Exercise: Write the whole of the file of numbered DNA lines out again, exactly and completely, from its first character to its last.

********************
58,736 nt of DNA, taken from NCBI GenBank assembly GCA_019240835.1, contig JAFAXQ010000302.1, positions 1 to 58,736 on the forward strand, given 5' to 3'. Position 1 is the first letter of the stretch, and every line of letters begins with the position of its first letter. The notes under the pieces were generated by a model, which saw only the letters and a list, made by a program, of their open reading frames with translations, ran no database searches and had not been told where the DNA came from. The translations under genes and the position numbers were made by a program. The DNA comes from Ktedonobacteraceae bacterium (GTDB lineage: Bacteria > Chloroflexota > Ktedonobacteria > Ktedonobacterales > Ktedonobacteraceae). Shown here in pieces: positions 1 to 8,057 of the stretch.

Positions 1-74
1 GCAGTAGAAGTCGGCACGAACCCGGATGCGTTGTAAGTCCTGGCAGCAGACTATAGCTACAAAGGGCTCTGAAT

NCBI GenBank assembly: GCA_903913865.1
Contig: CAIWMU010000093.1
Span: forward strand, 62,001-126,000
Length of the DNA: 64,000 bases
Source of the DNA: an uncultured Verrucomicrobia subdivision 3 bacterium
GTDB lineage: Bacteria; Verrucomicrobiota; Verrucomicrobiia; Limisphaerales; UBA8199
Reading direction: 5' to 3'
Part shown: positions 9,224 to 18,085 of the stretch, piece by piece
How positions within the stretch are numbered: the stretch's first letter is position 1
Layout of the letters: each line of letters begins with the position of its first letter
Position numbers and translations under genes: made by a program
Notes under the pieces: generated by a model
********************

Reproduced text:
58,736 nt of DNA, taken from NCBI GenBank assembly GCA_019240835.1, contig JAFAXQ010000302.1, positions 1 to 58,736 on the forward strand, given 5' to 3'. Position 1 is the first letter of the stretch, and every line of letters begins with the position of its first letter. The notes under the pieces were generated by a model, which saw only the letters and a list, made by a program, of their open reading frames with translations, ran no database searches and had not been told where the DNA came from. The translations under genes and the position numbers were made by a program. The DNA comes from Ktedonobacteraceae bacterium (GTDB lineage: Bacteria > Chloroflexota > Ktedonobacteria > Ktedonobacterales > Ktedonobacteraceae). Shown here in pieces: positions 1 to 8,057 of the stretch.

Positions 1-74
1 GCAGTAGAAGTCGGCACGAACCCGGATGCGTTGTAAGTCCTGGCAGCAGACTATAGCTACAAAGGGCTCTGAAT

NCBI GenBank assembly: GCA_903913865.1
Contig: CAIWMU010000093.1
Span: forward strand, 62,001-126,000
Length of the DNA: 64,000 bases
Source of the DNA: an uncultured Verrucomicrobia subdivision 3 bacterium
GTDB lineage: Bacteria; Verrucomicrobiota; Verrucomicrobiia; Limisphaerales; UBA8199
Reading direction: 5' to 3'
Part shown: positions 9,224 to 18,085 of the stretch, piece by piece
How positions within the stretch are numbered: the stretch's first letter is position 1
Layout of the letters: each line of letters begins with the position of its first letter
Position numbers and translations under genes: made by a program
Notes under the pieces: generated by a model